Strategies To Manage Performance Pressure.

Are the butterflies getting so bad in your stomach that you almost cannot compete? Here we are going to share some strategies to help you control this beast.
In the most recent issue of the NSCA's Performance Training Journal, we took an initial look at competitive pressure. As you may recall in this Mind Games column, we overviewed some of the differences in the external environment and your own internal environment in practice as compared to competition.

No wonder performance sometimes differs in these two settings - the environment one competes in is often very different from what one experiences in practice. The challenge is to prepare for these differences so performance is not compromised.

You were also asked the question, "What plagues you?" That is, when your competitive performance has not been up to your capabilities, what seems to get in your way - low confidence, anxiety, an inability to manage distractions?

In this article, we will address the final piece of this puzzle. That is, what are strategies to help manage competitive pressure? The following are some suggestions.

In Practice

Because external pressure is often part of the competition experience, you need to prepare for these pressure situations.

Just as you prepare yourself to deal with strengths or tendencies of the opponents you face, you need to prepare yourself for the unique pressures or challenges you face - be they physical or mental. Purposefully use practice to prepare you for the challenges of competition.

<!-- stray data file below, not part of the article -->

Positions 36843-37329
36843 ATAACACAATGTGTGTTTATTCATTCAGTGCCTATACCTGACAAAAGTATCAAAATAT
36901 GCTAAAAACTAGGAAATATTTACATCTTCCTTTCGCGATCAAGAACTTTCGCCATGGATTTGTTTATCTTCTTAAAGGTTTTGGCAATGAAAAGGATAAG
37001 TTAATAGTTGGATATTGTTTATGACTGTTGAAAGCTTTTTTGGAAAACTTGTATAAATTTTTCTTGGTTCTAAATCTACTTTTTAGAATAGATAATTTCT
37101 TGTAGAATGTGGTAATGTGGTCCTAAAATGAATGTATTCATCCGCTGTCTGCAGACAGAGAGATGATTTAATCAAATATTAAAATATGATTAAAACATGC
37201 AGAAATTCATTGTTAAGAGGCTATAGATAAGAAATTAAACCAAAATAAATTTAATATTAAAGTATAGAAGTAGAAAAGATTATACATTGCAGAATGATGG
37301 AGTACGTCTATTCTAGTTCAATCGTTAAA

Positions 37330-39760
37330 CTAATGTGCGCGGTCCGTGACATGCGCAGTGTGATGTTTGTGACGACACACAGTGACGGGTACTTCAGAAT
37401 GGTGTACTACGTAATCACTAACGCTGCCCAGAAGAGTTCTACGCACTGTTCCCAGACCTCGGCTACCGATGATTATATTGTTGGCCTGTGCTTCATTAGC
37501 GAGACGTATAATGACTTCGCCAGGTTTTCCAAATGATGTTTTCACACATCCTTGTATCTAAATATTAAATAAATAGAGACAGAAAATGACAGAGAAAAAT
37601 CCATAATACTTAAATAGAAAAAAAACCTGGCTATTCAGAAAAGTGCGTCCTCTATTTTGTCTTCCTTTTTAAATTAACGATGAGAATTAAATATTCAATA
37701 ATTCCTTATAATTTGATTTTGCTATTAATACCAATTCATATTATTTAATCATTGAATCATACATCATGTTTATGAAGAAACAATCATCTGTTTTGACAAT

There is a multitude of ways to prepare for pressure situations, dependent on "what plagues you most." The key is to integrate the competitive challenge into practice to provide the opportunity to learn how to manage the challenge. As examples,

  • Play the noise of a crowd loudly at practice to challenge yourself to manage this distraction.

  • Create rewards for yourself for performing up to a certain level. Conversely, penalize yourself for failure to achieve a practice goal.

    These incentives can help attach significance and pressure to your performance.

  • Practice critical elements of performance under conditions of physical and mental fatigue (the same fatigue you will experience in competition).

  • Try to simulate the physical manifestations of anxiety (increased heart rate, rapid breathing, and jitteriness) then challenge yourself to perform under such conditions. These symptoms can be induced through physical exertion or imagery.

  • Use imagery to create "competitive situations" in practice. Prepare yourself for performing under pressure by seeing and feeling yourself perform well under the conditions, both internal and external, that will exist when you are actually competing.

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In Competition

Creating pressure situations or competitive conditions in practice is a step towards helping you deal with various types of performance pressure.

It is equally important to have strategies in place to help during competition when faced with various challenges or obstacles. Let's look at some often encountered obstacles and identify strategies to implement to help you overcome the obstacle.

To Overcome Pre-Competition Worry:

  • Remind yourself of successful practices and past performances.